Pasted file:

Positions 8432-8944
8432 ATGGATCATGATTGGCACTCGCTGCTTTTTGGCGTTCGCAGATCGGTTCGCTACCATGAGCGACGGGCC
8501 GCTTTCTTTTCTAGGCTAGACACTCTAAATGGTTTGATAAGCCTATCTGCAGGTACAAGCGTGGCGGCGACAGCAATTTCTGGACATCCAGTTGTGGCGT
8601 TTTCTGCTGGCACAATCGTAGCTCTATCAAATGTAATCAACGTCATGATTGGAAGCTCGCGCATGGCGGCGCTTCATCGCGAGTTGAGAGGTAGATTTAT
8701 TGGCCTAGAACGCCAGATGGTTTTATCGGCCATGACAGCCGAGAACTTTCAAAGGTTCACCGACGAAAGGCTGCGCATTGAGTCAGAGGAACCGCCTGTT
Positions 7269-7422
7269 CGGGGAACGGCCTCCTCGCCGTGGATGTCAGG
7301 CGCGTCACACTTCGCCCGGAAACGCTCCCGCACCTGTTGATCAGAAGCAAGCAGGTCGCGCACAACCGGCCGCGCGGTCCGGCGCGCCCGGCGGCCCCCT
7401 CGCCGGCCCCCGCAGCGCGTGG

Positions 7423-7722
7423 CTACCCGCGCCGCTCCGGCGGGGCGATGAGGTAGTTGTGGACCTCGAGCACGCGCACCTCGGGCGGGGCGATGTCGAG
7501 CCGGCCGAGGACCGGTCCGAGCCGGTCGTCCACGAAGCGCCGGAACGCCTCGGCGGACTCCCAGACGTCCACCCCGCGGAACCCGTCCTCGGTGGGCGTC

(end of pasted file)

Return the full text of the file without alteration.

Positions 8432-8944
8432 ATGGATCATGATTGGCACTCGCTGCTTTTTGGCGTTCGCAGATCGGTTCGCTACCATGAGCGACGGGCC
8501 GCTTTCTTTTCTAGGCTAGACACTCTAAATGGTTTGATAAGCCTATCTGCAGGTACAAGCGTGGCGGCGACAGCAATTTCTGGACATCCAGTTGTGGCGT
8601 TTTCTGCTGGCACAATCGTAGCTCTATCAAATGTAATCAACGTCATGATTGGAAGCTCGCGCATGGCGGCGCTTCATCGCGAGTTGAGAGGTAGATTTAT
8701 TGGCCTAGAACGCCAGATGGTTTTATCGGCCATGACAGCCGAGAACTTTCAAAGGTTCACCGACGAAAGGCTGCGCATTGAGTCAGAGGAACCGCCTGTT
Positions 7269-7422
7269 CGGGGAACGGCCTCCTCGCCGTGGATGTCAGG
7301 CGCGTCACACTTCGCCCGGAAACGCTCCCGCACCTGTTGATCAGAAGCAAGCAGGTCGCGCACAACCGGCCGCGCGGTCCGGCGCGCCCGGCGGCCCCCT
7401 CGCCGGCCCCCGCAGCGCGTGG

Positions 7423-7722
7423 CTACCCGCGCCGCTCCGGCGGGGCGATGAGGTAGTTGTGGACCTCGAGCACGCGCACCTCGGGCGGGGCGATGTCGAG
7501 CCGGCCGAGGACCGGTCCGAGCCGGTCGTCCACGAAGCGCCGGAACGCCTCGGCGGACTCCCAGACGTCCACCCCGCGGAACCCGTCCTCGGTGGGCGTC